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Editorial comment

The last few weeks have seen major international oil and gas companies (IOCs) confirming their intentions to maintain, and in a few notable instances to marginally increase, capital expenditure levels through 2009.


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The last few weeks have seen major international oil and gas companies (IOCs) confirming their intentions to maintain, and in a few notable instances to marginally increase, capital expenditure levels through 2009. This comes in the face of declining oil prices in the second half of 2008 with no sign of improvement so far this year, which have and will severely impact profit margins. However, these companies realise that not to invest would be to repeat the grave errors made during the previous oil price downturns, most notably in the 1990s. As Tony Hayward, Group CEO, BP, commented during his opening speech at the 28th CERA Executive Conference in Houston last month, ‘the world economy will recover. The future is not cancelled’. This recovery will surely prompt a return to the double-headed spectre of rapidly increasing demand against a backdrop of constrained supply, potentially pushing oil prices to even greater heights than the US$ 147 witnessed in July 2008. With the International Energy Agency (IEA) predicting a 40% increase in energy consumption by 2030, and a corresponding need to invest more than US$ 26 trillion to meet this demand, the industry as a whole can ill-afford a two year investment hiatus during the current downturn.

So with Shell, BP, Total, Chevron and ExxonMobil all announcing their commitment to continue capital expenditure, the industry would appear to be well set to weather the current turmoil and emerge in a position to deal with a rising demand picture. Not so. Whilst IOCs sense an opportunity to build resources, national oil companies (NOCs) appear to be doing the exact opposite. NOCs, hit hard by falling share prices are suffering from an acute lack of funds with which to pursue their planned investment projects. A recent report by PFC Energy shows that ExxonMobil has regained its place as the largest listed energy company, overtaking PetroChina who managed to remain top dog for barely a year. Other IOCs have climbed the rankings once more at the expense of Petrobras, Gazprom and Sinopec who have exited the top six and now occupy the lowly ranks of nine, 11 and 12 respectively. PFC records a 15% drop in ExxonMobil’s share price in sharp contrast to a 74% drop by Gazprom from a market capitalisation of US$ 332 billion in 2007 to a mere US$ 83 billion today.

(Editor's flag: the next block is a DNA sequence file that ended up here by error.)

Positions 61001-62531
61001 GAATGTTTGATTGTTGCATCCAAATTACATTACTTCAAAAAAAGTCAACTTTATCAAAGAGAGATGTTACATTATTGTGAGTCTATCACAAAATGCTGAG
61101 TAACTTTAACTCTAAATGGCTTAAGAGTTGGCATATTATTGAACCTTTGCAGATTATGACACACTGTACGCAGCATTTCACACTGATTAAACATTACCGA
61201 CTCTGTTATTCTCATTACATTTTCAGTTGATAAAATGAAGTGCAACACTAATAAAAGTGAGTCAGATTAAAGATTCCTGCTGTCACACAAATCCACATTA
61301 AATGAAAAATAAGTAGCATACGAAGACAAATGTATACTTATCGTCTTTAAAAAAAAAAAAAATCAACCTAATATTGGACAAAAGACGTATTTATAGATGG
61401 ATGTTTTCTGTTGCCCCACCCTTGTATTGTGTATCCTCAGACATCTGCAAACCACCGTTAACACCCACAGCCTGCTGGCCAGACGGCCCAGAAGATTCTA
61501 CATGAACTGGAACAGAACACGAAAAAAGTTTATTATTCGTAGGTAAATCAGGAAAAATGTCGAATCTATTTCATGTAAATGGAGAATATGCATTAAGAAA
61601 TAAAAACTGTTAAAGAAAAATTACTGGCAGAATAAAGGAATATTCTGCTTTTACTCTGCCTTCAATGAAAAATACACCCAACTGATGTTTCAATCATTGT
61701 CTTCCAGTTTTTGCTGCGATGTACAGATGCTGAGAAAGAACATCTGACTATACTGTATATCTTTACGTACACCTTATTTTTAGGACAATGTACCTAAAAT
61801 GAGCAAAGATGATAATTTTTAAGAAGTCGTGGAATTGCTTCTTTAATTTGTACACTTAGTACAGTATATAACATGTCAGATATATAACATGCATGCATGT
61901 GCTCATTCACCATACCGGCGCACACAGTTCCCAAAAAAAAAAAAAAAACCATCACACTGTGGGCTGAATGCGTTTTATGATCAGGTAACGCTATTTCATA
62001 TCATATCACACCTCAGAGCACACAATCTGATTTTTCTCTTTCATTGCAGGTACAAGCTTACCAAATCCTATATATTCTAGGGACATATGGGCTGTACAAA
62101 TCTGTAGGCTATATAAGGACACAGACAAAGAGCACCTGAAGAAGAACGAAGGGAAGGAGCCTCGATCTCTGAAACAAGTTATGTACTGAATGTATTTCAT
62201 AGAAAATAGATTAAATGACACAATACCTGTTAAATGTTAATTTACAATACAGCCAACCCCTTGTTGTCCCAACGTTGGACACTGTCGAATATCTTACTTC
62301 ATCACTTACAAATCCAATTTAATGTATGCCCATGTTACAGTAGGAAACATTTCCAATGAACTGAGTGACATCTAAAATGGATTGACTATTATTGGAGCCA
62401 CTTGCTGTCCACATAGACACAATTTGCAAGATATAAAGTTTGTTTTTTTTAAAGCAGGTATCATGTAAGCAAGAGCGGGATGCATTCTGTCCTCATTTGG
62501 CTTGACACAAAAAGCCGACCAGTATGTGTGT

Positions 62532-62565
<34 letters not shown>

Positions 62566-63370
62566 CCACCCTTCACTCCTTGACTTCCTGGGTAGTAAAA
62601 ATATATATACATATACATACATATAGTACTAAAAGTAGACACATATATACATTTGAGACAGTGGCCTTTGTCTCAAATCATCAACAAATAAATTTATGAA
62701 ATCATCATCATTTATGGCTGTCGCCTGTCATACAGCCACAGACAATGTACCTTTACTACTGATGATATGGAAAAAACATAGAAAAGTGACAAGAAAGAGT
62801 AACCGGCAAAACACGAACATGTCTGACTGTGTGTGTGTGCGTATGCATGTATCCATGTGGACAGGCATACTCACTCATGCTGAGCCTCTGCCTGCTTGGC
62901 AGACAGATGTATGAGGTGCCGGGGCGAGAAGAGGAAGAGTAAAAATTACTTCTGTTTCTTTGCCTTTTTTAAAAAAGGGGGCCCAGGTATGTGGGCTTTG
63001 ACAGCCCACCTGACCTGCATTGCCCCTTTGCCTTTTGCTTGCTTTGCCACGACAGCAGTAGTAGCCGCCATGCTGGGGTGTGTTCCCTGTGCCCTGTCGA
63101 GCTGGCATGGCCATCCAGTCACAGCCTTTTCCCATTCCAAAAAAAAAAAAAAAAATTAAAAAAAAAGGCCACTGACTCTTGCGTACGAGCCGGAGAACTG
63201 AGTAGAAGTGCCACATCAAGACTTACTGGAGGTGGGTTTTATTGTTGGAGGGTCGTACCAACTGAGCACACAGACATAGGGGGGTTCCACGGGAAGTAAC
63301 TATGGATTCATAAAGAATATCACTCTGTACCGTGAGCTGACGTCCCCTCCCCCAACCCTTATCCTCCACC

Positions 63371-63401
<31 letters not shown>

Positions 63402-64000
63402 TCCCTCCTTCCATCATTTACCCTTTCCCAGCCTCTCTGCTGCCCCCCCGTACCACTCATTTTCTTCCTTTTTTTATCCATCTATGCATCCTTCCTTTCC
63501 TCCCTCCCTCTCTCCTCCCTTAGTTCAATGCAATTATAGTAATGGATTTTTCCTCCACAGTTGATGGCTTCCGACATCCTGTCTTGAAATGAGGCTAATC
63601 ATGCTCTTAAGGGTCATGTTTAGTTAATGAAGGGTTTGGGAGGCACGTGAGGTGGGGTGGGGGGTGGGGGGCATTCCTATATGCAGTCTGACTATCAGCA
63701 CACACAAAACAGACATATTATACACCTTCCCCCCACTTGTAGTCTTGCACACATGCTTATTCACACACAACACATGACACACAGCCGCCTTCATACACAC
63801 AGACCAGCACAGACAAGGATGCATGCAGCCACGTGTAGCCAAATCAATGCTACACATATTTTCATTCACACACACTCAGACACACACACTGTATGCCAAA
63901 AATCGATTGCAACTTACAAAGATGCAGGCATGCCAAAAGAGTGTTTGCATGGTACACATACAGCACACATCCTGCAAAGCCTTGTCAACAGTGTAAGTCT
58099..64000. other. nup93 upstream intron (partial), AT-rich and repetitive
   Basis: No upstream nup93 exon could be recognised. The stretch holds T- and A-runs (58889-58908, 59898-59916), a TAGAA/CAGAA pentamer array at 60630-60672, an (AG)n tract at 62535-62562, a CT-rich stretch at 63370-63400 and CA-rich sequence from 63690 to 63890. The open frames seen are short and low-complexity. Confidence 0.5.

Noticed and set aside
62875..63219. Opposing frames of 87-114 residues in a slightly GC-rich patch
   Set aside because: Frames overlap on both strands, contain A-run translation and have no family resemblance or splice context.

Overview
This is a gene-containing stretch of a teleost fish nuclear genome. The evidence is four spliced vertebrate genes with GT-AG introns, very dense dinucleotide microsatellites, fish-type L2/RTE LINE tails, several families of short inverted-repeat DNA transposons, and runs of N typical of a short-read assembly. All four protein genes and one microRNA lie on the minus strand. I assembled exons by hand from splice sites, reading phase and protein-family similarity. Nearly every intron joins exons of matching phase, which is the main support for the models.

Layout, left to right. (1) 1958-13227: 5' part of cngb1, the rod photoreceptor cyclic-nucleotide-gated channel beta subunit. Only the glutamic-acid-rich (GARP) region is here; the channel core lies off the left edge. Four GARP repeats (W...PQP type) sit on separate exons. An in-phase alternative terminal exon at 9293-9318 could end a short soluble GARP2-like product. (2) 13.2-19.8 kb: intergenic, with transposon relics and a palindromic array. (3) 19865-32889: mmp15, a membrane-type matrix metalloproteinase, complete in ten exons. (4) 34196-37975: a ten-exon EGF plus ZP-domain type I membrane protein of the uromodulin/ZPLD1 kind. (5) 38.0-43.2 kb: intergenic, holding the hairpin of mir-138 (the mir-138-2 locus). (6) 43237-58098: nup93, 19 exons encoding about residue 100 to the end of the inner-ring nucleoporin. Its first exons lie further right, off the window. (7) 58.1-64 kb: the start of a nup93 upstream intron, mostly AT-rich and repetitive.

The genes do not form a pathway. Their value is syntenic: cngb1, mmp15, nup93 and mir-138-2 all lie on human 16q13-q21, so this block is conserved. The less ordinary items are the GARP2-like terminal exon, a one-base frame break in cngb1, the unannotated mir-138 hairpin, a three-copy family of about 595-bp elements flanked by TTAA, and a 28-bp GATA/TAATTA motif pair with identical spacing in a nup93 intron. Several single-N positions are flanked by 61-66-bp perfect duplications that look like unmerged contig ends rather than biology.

Gazprom’s predicament is representative of many NOCs and has prompted an announcement that it will take ‘tough measures’ to reduce costs and reschedule major investment projects. Whilst specific projects facing the axe have not yet been formally identified by Gazprom, an air of stagnation abounds. Key projects such as Shtokman, which Gazprom is planning to develop in combination with Total and StatoilHydro, remain on the drawing board with the final investment decision postponed from 2009 to the first quarter of 2010 at the earliest. StatoilHydro itself is also planning to reduce spending from US$ 16 billion in 2008 to US$ 13.5 in 2009. This includes a cut of 13% in oil and gas exploration from US$ 3.1 billion to US$ 2.7 billion with plans to drill considerably fewer exploration wells this year.

With approaching 80% of the world’s oil and gas resources held by NOCs such as the aforementioned and with access by IOCs strictly controlled, a lack of investment will indeed be a major obstacle to meeting demand in the years ahead. Add to this the decline of oil production in mature oilfields, for example, in the USA and the North Sea, the political unrest and uncertainty in Iran and Iraq and the financial question marks that now hang over many non-conventional oil projects such as Canada’s oilsands developments, and the outlook appears distinctly bleak.

The solution relies on co-operation and innovation. NOCs must be prepared to work with IOCs and open their resources to inward investment and the application of cutting edge technology. Likewise, IOCs must be able to offer NOCs creative financial inducements, which provide transparent and fair returns on investment for all parties. This as ever is the future of the oil and gas industry.


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